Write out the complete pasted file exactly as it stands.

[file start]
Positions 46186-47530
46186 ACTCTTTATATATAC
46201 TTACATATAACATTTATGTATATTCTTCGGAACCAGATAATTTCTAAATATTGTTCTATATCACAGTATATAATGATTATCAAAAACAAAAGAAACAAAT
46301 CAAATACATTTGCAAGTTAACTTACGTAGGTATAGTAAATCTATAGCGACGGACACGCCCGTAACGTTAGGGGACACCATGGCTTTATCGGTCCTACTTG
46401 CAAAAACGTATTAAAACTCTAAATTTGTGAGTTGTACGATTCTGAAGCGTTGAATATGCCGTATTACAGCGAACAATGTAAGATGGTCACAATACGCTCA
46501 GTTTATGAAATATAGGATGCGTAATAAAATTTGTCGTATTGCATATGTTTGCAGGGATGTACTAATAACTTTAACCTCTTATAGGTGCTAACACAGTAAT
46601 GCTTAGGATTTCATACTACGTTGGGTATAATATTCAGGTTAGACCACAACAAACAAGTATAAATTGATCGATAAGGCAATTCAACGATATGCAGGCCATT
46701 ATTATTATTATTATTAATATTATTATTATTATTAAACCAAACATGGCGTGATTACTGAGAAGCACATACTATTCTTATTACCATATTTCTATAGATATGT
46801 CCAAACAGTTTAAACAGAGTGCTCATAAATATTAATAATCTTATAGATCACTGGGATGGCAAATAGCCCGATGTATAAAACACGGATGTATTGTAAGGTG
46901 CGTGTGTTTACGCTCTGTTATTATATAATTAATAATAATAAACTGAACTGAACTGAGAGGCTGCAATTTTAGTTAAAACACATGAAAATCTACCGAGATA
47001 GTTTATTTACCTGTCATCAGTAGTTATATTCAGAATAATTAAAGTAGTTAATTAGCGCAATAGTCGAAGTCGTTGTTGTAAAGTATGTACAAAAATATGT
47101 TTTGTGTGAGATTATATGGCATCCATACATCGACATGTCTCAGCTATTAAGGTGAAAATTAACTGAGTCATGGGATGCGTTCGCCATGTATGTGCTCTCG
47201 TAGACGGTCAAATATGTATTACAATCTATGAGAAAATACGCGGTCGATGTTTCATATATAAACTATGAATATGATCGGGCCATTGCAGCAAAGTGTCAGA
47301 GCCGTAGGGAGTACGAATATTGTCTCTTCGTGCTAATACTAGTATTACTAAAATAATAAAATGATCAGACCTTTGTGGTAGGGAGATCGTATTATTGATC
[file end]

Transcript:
Positions 46186-47530
46186 ACTCTTTATATATAC
46201 TTACATATAACATTTATGTATATTCTTCGGAACCAGATAATTTCTAAATATTGTTCTATATCACAGTATATAATGATTATCAAAAACAAAAGAAACAAAT
46301 CAAATACATTTGCAAGTTAACTTACGTAGGTATAGTAAATCTATAGCGACGGACACGCCCGTAACGTTAGGGGACACCATGGCTTTATCGGTCCTACTTG
46401 CAAAAACGTATTAAAACTCTAAATTTGTGAGTTGTACGATTCTGAAGCGTTGAATATGCCGTATTACAGCGAACAATGTAAGATGGTCACAATACGCTCA
46501 GTTTATGAAATATAGGATGCGTAATAAAATTTGTCGTATTGCATATGTTTGCAGGGATGTACTAATAACTTTAACCTCTTATAGGTGCTAACACAGTAAT
46601 GCTTAGGATTTCATACTACGTTGGGTATAATATTCAGGTTAGACCACAACAAACAAGTATAAATTGATCGATAAGGCAATTCAACGATATGCAGGCCATT
46701 ATTATTATTATTATTAATATTATTATTATTATTAAACCAAACATGGCGTGATTACTGAGAAGCACATACTATTCTTATTACCATATTTCTATAGATATGT
46801 CCAAACAGTTTAAACAGAGTGCTCATAAATATTAATAATCTTATAGATCACTGGGATGGCAAATAGCCCGATGTATAAAACACGGATGTATTGTAAGGTG
46901 CGTGTGTTTACGCTCTGTTATTATATAATTAATAATAATAAACTGAACTGAACTGAGAGGCTGCAATTTTAGTTAAAACACATGAAAATCTACCGAGATA
47001 GTTTATTTACCTGTCATCAGTAGTTATATTCAGAATAATTAAAGTAGTTAATTAGCGCAATAGTCGAAGTCGTTGTTGTAAAGTATGTACAAAAATATGT
47101 TTTGTGTGAGATTATATGGCATCCATACATCGACATGTCTCAGCTATTAAGGTGAAAATTAACTGAGTCATGGGATGCGTTCGCCATGTATGTGCTCTCG
47201 TAGACGGTCAAATATGTATTACAATCTATGAGAAAATACGCGGTCGATGTTTCATATATAAACTATGAATATGATCGGGCCATTGCAGCAAAGTGTCAGA
47301 GCCGTAGGGAGTACGAATATTGTCTCTTCGTGCTAATACTAGTATTACTAAAATAATAAAATGATCAGACCTTTGTGGTAGGGAGATCGTATTATTGATC